Loughner Appears In Court

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Melissa Block speaks with NPR's Ted Robbins about Wednesday's hearing on the future of Jared Loughner. The alleged shooter in January's Tucson rampage is being medicated against his will. This hearing will discuss his treatment — and whether he is fit to stand trial.


In Tucson, Arizona, a federal judge has sent Jared Lee Loughner back to a prison hospital for more treatment. Loughner is the 23-year-old charged with the January shooting rampage in Tucson that killed six and left 13 wounded, among them Congresswoman Gabrielle Giffords. Loughner was in court today for a hearing to assess his competency to stand trial. A psychologist told the judge that Loughner's condition has improved with antipsychotic medication and that he could be made competent with more treatment.

NPR's Ted Robbins has been covering this story, and he joins me now. And, Ted, tell me more, please, about the testimony today from this psychologist, in particular.

TED ROBBINS: Well, Melissa, we actually heard from two people. We heard from Christina Pietz, who is the main psychologist who's been treating Jared Loughner, and then James Ballinger(ph), who is the main psychiatrist who has been controlling the medications he's been getting. He's been diagnosed as a schizophrenic. And in May, Judge Larry Burns declared him unfit to stand trial.

G: He knows that Gabrielle Giffords survived the shooting now, and he wouldn't accept that before. And here's the, you know, here's what I found most interesting. He has expressed remorse and says that he feels guilty for the killings.

And so given that, Judge Burns has said that treatment ought to continue and for - at this point, for another four months in the federal facility in Springfield, Missouri.

BLOCK: Now, Jared Loughner was in the courtroom in Tucson today. The last time he was there, he was thrown out after a rambling outburst in the courtroom. What was his demeanor today?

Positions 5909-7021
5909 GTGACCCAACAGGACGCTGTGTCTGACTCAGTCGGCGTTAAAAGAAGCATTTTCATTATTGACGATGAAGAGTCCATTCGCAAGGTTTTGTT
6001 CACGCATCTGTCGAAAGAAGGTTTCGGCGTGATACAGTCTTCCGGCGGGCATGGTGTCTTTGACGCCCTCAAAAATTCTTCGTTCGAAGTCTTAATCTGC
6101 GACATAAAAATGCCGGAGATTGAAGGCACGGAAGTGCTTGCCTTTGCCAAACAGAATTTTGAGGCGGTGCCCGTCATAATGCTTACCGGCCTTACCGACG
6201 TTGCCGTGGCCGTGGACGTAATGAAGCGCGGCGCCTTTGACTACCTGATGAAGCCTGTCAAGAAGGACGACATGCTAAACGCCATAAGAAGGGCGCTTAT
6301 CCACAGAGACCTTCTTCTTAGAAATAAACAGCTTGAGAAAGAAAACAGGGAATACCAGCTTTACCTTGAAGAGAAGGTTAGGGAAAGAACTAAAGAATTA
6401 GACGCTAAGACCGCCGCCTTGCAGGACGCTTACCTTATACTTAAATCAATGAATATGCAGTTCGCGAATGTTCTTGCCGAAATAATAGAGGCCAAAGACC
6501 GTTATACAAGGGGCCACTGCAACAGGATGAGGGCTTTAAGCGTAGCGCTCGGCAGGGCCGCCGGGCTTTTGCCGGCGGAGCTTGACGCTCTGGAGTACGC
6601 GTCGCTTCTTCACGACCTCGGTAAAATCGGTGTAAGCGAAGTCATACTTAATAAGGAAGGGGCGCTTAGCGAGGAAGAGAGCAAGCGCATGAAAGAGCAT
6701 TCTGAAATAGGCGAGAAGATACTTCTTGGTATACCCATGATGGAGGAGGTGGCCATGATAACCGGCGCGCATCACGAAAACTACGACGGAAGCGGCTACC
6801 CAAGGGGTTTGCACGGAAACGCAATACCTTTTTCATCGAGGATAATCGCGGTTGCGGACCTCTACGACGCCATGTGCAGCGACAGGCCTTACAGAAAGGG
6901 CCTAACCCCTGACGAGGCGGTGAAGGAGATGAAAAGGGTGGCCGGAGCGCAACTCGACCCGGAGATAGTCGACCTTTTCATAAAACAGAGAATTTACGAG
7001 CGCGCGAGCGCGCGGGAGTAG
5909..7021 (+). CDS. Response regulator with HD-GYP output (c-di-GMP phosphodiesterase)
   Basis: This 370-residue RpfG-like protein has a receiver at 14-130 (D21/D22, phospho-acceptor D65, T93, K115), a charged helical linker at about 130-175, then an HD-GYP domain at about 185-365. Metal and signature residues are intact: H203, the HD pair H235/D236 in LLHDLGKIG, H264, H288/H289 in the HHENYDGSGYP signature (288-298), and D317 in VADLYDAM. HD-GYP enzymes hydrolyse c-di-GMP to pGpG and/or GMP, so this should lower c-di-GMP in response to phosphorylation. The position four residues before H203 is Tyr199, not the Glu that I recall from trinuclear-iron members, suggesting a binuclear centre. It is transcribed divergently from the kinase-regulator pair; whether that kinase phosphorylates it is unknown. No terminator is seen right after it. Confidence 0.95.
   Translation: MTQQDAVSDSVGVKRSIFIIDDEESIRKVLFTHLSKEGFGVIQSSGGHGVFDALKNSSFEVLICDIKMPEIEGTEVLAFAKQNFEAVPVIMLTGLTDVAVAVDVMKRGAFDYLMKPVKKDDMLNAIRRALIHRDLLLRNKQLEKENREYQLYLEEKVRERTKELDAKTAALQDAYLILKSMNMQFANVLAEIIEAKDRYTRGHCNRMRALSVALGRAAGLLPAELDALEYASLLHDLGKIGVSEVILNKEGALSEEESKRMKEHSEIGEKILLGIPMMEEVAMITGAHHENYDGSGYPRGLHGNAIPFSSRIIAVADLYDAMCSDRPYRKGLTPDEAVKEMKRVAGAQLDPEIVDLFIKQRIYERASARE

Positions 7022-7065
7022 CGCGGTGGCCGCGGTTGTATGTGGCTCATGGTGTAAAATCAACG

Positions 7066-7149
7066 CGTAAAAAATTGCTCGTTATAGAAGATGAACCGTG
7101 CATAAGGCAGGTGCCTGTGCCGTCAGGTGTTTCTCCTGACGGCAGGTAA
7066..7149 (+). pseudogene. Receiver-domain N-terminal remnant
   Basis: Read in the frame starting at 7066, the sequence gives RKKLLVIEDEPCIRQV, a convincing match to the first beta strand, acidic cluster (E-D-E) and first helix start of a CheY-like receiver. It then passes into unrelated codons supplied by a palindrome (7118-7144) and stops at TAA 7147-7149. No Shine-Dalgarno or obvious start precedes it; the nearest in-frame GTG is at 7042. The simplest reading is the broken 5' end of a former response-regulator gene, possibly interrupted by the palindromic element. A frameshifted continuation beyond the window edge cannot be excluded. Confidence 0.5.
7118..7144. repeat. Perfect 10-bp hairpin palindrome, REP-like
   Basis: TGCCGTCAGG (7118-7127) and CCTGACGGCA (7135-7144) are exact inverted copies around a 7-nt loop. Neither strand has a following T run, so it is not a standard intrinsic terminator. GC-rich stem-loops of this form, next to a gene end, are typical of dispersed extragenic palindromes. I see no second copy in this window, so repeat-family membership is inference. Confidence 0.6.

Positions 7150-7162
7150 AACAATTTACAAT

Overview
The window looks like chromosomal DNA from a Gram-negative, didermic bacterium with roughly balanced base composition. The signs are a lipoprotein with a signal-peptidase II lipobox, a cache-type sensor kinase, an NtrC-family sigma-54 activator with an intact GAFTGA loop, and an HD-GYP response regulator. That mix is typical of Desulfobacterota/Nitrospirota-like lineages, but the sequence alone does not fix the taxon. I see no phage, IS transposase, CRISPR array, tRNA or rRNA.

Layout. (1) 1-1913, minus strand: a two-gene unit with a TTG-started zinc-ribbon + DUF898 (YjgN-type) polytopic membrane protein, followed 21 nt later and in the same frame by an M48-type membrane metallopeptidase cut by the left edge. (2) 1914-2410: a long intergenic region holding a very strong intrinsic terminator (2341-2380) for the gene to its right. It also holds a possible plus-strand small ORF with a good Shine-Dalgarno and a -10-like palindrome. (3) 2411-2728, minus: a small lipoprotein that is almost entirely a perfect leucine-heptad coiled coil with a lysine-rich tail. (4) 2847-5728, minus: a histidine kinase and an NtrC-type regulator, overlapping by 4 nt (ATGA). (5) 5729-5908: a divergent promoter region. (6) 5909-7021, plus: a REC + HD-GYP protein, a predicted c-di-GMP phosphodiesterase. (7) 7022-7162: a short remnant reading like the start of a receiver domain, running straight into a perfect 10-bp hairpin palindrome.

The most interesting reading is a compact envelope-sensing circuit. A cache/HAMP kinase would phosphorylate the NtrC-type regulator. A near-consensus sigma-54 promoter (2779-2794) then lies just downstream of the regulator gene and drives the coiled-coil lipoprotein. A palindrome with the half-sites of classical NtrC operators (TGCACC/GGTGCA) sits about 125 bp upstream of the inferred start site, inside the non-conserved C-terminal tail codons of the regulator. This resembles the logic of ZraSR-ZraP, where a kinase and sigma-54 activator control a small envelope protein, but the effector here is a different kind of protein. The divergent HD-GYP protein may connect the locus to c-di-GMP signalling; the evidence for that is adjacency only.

ROBBINS: He - that went well. He was still surrounded by U.S. Marshals who are standing, you know, right behind his chair. But his demeanor was much different. He was calm. He was wearing a white T-shirt and khakis, I should say. Last time, he sort of started rocking and then got more and more agitated before his outburst. This time, he was calm, paid attention the entire time. And the hearing began at 11:00 in the morning and ended moments ago. So it's been a long day, and he handled it out as everybody else. Essentially, everybody else in the courtroom wasn't speaking.

BLOCK: Now, he's been forcibly given this antipsychotic medication in prison. He's going back now for more treatment. What happens after that?

ROBBINS: Well, as I said, four months, and then the judge did say that he's willing to see about extending it another four months, which would make a year. And, you know, his psychologist who's been at this for 21 years has - she said that the research that she sees shows that something close to 80 percent of people who are declared incompetent to stand trial are restored to competence within a year of starting medication. So, you know, we'll see more therapy, more medication to see if the drugs continue to work.

BLOCK: OK. NPR's Ted Robbins talking about today's competency hearing for Jared Loughner in Tucson. Ted, thanks very much.

ROBBINS: You're welcome, Melissa.

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